‘If I had an axe, I’d cut the cable’: What really angered Pete Seeger about Bob Dylan’s Newport set

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Pete Seeger bluntly refutes the oft-told notion that he tried to pull the plug on Bob Dylan’s first electric performance at the Newport Folk Festival in 1965.

In fact, Seeger says he was upset over the primitive sound system.

“I was furious that the sound was so distorted, you could not understand a word he was singing,” Seeger says, in a newly posted video interview with Amy Goodman. “He was singing a great song, ‘Maggie’s Farm’ — a great song. But you couldn’t understand it.”

Seeger says he ran over to the sound man, and said: “Fix the sound, so you can understand him. They hollered back: ‘No, this is the way they want it.’ I don’t know how ‘they’ was. I was so mad, I said: ‘Damn, if I had an axe, I’d cut the cable right now.’ I really was that mad.”

The legend of his fury, misread Seeger says from the start, has grown larger with each passing year. “I wasn’t against Bob going electric,” he adds. “As a matter of fact, some of Bob’s songs are still my favorites. What an artist he is.”

Besides, Seeger notes, Dylan wasn’t even the first person to go electric at the festival that year: “It’s true that I don’t play electrified instruments,” Seeger says. “I don’t know how to. On the other hand, I’ve played with people who played with them beautifully — and I admire some of them. Howlin’ Wolf was using electrified instruments at Newport, just the day before Bob did.”

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  • Bob himself refutes the story about Pete trying to cut the cables at Newport, and speaks warmly of Pete both in his autobiography and in the PBS “American Masters” film about Pete, for which Bob did an interview.

  • Robert

    Wow, very interesting.

    Sound guys are still doing this on occasion at Dylan concerts. Setting the sound up loud and letting it go distorted.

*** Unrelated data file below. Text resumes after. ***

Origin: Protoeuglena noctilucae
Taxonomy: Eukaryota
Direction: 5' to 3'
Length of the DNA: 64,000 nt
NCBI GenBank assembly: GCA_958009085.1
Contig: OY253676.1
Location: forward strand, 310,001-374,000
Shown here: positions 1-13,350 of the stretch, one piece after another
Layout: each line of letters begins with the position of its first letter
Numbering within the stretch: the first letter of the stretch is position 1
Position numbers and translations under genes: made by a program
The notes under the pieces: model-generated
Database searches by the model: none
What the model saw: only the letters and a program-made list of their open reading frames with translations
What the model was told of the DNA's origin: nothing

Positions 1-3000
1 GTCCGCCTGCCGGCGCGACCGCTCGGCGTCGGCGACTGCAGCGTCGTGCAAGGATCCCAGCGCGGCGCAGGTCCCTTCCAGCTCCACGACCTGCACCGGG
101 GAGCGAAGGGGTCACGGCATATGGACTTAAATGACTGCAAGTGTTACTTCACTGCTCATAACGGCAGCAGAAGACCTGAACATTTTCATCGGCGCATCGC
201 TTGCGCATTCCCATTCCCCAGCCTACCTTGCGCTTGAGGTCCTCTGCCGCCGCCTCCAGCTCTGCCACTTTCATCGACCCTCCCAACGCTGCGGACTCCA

And they still give basically the same answer, “that’s the way they want it.” That’s bull hawkey. Dylan doesn’t want to be unintelligble when he’s singing, nor do the band members.

  • People booded Dylan not because he went electric, but because he hadn t brought a proper sound system, all the guitars were buzzing with feed back and you could not hear he voice or anything. So its a myth that because Dylan went electric people boooooed

  • TWM

    Pete is right in saying that others played the electric guitar at the 1965 Newport Folk Festival before Dylan. Earlier that day, the Chambers Brothers did so during the Religious Music concert, for example. Indeed, they did so when Joan Baez joined them onstage at one point. Also, the Paul Butterfield Blues Band, moved from the afternoon “New Folks” concert because of a storm, opened the evening concert at which Dylan performed. The Butterfield Band was also scheduled to be at a “Blues” workshop on the preceding Friday and there were three “Bluesville” workshops on the Saturday but I don’t know if Butterfield and/or Band appeared at those.

    I’m pretty sure that Pete is wrong to cite Howlin’ Wolf in this context, however. I think the Wolf appeared at the 1966 Newport Folk Festicval.

  • JC Mosquito

    The mythology that has built up around the cable chopping story is actually more interesting than what really happened. Regardless of its factual inaccuracy, it has become recognized as the moment in time where Dylan disawoved the pedantic nature of the contemporary “folk” music scene into which he had been thrust (or maybe into which he had thrust himself), and went on to the next level. Dylan has been quoted as saying there was a difference between what was being being marketed as folk music (Peter, Paul & Mary, The Weavers, and so forth) and the traditional folk music as identified in Greil Marcus’ book Invisible Republic (retitled in paperback as The Old, Weird America).

    Eventually when he got called out as a “Judas!” he was able to brush it off with his now famous response, “You’re a liar.” More significantly, he turned back to his band and said, “Play f***ing LOUD!” – effectively burning one last bridge, leaving some of his audience stranded forever on the other side of that great chasm that separates art from comfort.